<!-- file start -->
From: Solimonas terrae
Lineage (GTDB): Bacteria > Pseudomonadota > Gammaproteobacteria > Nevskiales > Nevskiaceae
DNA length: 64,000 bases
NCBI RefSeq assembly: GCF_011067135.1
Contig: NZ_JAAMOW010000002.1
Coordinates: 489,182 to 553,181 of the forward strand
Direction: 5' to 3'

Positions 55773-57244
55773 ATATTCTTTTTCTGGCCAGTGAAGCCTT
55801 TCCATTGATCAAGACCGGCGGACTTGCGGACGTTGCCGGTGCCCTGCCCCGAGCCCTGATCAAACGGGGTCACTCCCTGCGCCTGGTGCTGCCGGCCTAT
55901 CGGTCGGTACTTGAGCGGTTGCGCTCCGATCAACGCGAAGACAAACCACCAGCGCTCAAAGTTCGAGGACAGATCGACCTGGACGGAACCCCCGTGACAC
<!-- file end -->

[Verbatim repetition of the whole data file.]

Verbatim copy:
From: Solimonas terrae
Lineage (GTDB): Bacteria > Pseudomonadota > Gammaproteobacteria > Nevskiales > Nevskiaceae
DNA length: 64,000 bases
NCBI RefSeq assembly: GCF_011067135.1
Contig: NZ_JAAMOW010000002.1
Coordinates: 489,182 to 553,181 of the forward strand
Direction: 5' to 3'

Positions 55773-57244
55773 ATATTCTTTTTCTGGCCAGTGAAGCCTT
55801 TCCATTGATCAAGACCGGCGGACTTGCGGACGTTGCCGGTGCCCTGCCCCGAGCCCTGATCAAACGGGGTCACTCCCTGCGCCTGGTGCTGCCGGCCTAT
55901 CGGTCGGTACTTGAGCGGTTGCGCTCCGATCAACGCGAAGACAAACCACCAGCGCTCAAAGTTCGAGGACAGATCGACCTGGACGGAACCCCCGTGACAC